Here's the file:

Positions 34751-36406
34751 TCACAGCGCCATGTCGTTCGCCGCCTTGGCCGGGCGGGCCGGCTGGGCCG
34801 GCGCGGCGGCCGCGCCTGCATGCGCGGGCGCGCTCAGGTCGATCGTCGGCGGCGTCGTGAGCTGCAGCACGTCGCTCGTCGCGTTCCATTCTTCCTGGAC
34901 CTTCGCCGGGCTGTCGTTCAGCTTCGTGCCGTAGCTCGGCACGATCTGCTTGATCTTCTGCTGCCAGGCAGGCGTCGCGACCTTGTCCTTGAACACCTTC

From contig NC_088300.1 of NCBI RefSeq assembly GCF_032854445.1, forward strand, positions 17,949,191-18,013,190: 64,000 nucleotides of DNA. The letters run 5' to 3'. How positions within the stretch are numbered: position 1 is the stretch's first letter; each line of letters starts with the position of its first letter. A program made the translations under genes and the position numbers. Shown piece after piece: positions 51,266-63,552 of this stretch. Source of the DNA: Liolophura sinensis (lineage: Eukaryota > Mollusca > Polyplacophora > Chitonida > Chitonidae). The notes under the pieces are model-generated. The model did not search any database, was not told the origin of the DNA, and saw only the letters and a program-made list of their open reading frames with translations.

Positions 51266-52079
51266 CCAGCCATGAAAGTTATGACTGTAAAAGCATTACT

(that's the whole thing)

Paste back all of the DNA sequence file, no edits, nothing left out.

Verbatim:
Positions 34751-36406
34751 TCACAGCGCCATGTCGTTCGCCGCCTTGGCCGGGCGGGCCGGCTGGGCCG
34801 GCGCGGCGGCCGCGCCTGCATGCGCGGGCGCGCTCAGGTCGATCGTCGGCGGCGTCGTGAGCTGCAGCACGTCGCTCGTCGCGTTCCATTCTTCCTGGAC
34901 CTTCGCCGGGCTGTCGTTCAGCTTCGTGCCGTAGCTCGGCACGATCTGCTTGATCTTCTGCTGCCAGGCAGGCGTCGCGACCTTGTCCTTGAACACCTTC

From contig NC_088300.1 of NCBI RefSeq assembly GCF_032854445.1, forward strand, positions 17,949,191-18,013,190: 64,000 nucleotides of DNA. The letters run 5' to 3'. How positions within the stretch are numbered: position 1 is the stretch's first letter; each line of letters starts with the position of its first letter. A program made the translations under genes and the position numbers. Shown piece after piece: positions 51,266-63,552 of this stretch. Source of the DNA: Liolophura sinensis (lineage: Eukaryota > Mollusca > Polyplacophora > Chitonida > Chitonidae). The notes under the pieces are model-generated. The model did not search any database, was not told the origin of the DNA, and saw only the letters and a program-made list of their open reading frames with translations.

Positions 51266-52079
51266 CCAGCCATGAAAGTTATGACTGTAAAAGCATTACT